|Alternative names||Carciofi alla Giudea|
|Place of origin||Italy|
|Region or state||Rome|
|Created by||Roman Jews|
Carciofi alla giudìa (Italian pronunciation: [karˈtʃɔːfi alla dʒuˈdiːa]; literally "Jewish-style artichokes") is among the best-known dishes of Roman Jewish cuisine. The recipe is essentially a deep-fried artichoke, and originated in the Jewish community of Rome, giudìo being the Roman dialect term for Jew. It is a speciality of the Roman Ghetto, where it is served by Jewish restaurants in the springtime. In English the dish is usually referred to with the standard Italian spelling Carciofi alla giudea; this spelling may be found in Italian sources as well, but the Roman dialect name is much more commonly used.
Artichokes of the Romanesco variety, which are harvested between February and April in the coastal region northwest of Rome between Ladispoli and Civitavecchia, are the best for this dish.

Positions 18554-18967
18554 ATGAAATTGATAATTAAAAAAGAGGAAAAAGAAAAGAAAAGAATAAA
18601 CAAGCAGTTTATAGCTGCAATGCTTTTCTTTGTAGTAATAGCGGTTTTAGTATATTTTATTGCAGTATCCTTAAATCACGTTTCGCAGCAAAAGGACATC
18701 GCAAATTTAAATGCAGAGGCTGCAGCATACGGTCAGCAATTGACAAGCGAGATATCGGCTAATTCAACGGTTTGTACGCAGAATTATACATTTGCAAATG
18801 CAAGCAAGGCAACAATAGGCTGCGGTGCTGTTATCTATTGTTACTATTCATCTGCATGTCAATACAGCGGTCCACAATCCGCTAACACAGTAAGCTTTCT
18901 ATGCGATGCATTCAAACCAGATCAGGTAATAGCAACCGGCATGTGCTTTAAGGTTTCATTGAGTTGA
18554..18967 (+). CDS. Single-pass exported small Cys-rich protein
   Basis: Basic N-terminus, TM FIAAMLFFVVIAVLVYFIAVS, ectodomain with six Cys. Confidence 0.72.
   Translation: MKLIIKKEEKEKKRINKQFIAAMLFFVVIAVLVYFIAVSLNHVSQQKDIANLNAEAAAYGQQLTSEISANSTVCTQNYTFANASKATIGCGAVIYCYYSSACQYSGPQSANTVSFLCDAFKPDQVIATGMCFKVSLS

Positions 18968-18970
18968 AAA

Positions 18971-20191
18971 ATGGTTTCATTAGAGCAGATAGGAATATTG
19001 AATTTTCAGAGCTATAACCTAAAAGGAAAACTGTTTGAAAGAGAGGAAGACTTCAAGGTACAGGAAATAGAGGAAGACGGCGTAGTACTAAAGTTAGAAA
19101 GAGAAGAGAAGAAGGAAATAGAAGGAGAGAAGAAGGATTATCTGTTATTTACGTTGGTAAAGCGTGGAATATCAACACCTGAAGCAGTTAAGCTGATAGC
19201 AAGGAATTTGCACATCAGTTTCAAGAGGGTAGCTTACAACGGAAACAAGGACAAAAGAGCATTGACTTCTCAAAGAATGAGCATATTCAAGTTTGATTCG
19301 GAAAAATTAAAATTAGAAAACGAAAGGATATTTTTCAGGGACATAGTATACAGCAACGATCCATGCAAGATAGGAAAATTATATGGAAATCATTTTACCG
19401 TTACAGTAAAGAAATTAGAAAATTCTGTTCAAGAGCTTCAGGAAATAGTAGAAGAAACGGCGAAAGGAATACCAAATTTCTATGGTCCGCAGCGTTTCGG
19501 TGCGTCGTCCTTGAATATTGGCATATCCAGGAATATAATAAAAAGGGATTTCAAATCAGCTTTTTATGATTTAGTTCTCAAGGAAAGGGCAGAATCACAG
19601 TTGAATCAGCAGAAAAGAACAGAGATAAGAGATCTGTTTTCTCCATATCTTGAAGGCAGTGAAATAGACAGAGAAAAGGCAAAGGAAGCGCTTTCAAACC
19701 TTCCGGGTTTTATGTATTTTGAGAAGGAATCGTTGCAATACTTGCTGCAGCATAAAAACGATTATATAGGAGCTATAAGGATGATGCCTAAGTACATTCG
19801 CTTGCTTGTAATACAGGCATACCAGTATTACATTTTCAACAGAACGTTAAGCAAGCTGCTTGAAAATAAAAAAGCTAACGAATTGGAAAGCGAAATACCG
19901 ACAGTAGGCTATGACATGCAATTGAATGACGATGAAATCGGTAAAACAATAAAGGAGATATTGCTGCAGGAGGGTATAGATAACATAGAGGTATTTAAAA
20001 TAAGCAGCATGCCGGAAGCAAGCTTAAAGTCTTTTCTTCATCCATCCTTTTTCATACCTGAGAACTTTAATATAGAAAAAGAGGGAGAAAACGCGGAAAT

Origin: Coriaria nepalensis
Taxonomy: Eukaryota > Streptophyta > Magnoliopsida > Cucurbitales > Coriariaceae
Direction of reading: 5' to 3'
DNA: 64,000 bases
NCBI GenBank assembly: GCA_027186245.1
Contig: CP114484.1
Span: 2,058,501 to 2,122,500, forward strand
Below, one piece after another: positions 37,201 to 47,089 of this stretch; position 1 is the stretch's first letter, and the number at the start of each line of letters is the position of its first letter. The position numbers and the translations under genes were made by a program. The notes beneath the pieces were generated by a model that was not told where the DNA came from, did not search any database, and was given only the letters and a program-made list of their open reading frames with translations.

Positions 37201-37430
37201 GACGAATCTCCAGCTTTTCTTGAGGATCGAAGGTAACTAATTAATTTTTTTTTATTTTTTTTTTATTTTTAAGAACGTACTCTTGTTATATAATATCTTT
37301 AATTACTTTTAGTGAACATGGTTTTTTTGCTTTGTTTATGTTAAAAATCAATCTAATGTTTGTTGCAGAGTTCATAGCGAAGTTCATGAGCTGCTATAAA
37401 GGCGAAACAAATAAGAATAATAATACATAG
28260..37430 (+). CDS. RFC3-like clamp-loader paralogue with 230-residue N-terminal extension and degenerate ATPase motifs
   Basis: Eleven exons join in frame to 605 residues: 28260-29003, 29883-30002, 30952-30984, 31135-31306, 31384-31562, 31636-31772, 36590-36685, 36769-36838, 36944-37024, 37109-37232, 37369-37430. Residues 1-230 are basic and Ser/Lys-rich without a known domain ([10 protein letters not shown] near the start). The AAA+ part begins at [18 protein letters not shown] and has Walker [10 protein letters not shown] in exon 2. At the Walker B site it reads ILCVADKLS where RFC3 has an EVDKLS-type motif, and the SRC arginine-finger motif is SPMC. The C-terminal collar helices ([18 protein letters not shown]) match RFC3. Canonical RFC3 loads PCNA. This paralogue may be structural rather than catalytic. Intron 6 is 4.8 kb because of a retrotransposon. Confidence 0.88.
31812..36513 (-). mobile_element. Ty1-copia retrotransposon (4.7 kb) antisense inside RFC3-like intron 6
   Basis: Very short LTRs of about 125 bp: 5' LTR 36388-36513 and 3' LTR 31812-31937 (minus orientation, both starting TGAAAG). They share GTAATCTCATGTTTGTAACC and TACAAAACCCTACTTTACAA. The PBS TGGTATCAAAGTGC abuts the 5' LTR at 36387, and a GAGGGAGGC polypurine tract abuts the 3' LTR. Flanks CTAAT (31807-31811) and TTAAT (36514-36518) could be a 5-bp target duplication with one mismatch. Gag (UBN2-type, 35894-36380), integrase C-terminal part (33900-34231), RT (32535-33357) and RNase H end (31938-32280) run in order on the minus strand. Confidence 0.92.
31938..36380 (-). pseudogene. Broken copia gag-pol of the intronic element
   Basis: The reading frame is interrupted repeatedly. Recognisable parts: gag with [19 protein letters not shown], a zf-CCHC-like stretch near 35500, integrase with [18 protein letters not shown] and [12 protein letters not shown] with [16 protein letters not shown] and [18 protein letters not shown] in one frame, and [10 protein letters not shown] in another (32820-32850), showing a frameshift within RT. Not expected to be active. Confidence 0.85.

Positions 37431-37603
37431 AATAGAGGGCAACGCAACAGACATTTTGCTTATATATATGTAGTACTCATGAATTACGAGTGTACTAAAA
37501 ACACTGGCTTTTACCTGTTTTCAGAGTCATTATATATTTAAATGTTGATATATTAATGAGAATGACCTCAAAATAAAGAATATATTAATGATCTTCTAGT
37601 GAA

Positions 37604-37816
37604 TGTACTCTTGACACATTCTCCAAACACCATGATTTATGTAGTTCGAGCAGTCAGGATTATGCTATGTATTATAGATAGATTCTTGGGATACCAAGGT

The artichokes are cleaned with a sharp knife, eliminating all the hard leaves with a spiral movement. They are then beaten together to open them. The artichokes are left for some minutes in water with lemon juice (this prevents them from becoming black), then seasoned with salt and pepper and deep fried in olive oil. The last touch consists in sprinkling a little cold water on them to make them crisp. At the end they look like little golden sunflowers and their leaves have a nutty crunchiness. They are eaten warm.
In 2018, the Chief Rabbinate of Israel declared that artichokes are not kosher, since the dense leaves could conceal non-kosher insects. This sowed consternation among Roman Jews, who resisted the declaration, argued that the artichokes used for this signature dish have leaves so tight that insects cannot enter, and emphasized the importance and deep cultural roots of the dish for the Italian Jewish community.